MSRP $378


Basecamp BcII

Added luxury with Sea to Summit’s sublime pad and pillow combo

New to Sea to Summit sleep systems is a series of foam-filled self inflating mats. The mat I chose to pair to the Basecamp BcII is the plush Comfort Plus S.I. With a 4.1 R-value it seemed like a logical choice given the bag’s 15ºF lower temp range. At 20-inches wide, 6-feet long, and a plump 3, 1/8th-inch thick, it’s perfectly sized for my frame and weight. The internal foam has been cored-out with Sea to Summit’s unique Delta Core process which bolsters the cushiness of the mat while reducing weight and bulk. Like the Basecamp, the mat isn’t ultra-light at 31.6 ounces, but it is respectfully low weight for most applications. Like other StS mats, it uses their high flow-rate multifunction valve for easy inflation and fine tuning of air pressure.

Completeing the trifecta of blissful sleep is Sea to Summit’s own Aeros Pillow Premium. No larger than an orange when stowed, it inflates to a large cranial landing pad of 12×17-inches and is just over 5-inches thick. The top cover is made of a soft brushed micro-fiber for maximum comfort and the contoured shape cradles your weary head for a sound night’s sleep.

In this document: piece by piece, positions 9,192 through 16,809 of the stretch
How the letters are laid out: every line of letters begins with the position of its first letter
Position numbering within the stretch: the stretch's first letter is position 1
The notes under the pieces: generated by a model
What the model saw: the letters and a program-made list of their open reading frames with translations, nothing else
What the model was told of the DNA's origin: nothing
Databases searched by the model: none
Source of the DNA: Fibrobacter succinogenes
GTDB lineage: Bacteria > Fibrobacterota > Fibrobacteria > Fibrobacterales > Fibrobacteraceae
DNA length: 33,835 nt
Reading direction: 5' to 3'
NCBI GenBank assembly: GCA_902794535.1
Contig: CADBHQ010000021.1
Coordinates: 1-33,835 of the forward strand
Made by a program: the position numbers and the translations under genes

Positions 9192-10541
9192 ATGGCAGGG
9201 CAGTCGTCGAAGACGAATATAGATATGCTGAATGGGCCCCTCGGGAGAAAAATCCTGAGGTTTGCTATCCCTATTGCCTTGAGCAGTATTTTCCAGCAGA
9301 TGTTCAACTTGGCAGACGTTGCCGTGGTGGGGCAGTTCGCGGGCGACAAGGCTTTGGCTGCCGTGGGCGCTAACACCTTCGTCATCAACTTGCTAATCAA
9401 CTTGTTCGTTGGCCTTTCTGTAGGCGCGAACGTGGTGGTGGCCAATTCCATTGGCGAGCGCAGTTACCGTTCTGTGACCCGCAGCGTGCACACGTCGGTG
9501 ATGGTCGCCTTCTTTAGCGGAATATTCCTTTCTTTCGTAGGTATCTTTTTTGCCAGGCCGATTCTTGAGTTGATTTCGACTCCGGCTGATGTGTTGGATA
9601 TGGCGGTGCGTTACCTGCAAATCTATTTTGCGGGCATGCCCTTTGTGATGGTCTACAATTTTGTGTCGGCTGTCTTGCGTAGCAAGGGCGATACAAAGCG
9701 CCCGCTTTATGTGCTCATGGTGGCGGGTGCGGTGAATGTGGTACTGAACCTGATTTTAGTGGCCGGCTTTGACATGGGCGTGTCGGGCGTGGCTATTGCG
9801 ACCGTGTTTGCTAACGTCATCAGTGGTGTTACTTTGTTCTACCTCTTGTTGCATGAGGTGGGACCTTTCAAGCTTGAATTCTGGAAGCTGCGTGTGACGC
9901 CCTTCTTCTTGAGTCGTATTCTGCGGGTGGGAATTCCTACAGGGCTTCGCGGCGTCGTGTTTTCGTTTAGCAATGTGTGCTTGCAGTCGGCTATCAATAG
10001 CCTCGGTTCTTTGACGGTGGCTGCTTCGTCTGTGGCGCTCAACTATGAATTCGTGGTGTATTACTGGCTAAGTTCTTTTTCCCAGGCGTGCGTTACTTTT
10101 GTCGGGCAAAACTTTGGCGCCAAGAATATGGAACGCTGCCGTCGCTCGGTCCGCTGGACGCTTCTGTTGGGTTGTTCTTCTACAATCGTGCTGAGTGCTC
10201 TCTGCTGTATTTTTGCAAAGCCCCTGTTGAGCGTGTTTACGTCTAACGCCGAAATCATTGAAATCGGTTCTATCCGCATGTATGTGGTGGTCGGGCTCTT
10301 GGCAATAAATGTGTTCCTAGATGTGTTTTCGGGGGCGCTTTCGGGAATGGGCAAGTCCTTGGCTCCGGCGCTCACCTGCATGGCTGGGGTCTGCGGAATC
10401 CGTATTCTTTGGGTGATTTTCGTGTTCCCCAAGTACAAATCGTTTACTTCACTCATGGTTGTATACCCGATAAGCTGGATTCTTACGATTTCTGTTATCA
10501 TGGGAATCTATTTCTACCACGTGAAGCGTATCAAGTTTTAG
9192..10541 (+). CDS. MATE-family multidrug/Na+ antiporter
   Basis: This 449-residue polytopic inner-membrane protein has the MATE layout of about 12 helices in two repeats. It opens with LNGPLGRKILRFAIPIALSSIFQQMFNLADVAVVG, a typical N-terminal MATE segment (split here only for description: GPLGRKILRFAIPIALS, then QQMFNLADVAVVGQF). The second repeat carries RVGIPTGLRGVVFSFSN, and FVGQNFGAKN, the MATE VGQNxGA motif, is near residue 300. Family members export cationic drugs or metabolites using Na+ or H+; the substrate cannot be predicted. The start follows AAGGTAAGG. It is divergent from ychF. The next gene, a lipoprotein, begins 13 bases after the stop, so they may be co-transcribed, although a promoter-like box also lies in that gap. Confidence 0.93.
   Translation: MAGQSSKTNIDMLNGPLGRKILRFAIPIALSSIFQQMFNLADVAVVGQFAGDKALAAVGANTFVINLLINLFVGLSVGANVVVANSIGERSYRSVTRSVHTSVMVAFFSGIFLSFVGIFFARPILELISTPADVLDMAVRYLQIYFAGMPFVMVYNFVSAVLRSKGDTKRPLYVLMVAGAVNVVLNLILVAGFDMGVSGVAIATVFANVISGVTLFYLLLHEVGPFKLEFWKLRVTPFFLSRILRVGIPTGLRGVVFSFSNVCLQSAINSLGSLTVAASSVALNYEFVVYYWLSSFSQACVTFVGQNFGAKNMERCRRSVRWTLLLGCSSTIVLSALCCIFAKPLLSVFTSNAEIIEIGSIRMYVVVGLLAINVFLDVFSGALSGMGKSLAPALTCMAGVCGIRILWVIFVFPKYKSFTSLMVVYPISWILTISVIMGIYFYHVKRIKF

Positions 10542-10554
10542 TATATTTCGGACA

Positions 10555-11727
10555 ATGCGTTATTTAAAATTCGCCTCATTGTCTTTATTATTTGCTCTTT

Every STS down bag comes with a black envelope. Tucked within is a letter detailing the process of dry-treating the down fibers as well as a detailed “Down Batch Test Report” validating the quality of the fill inside that particular bag. Pretty impressive.

Christophe Noel is a journalist from Prescott, Arizona. Born into a family of backcountry enthusiasts, Christophe grew up backpacking the mountains and deserts of the American West. An avid cyclist and bikepacker, he also has a passion for motorcycles, travel, food and overlanding.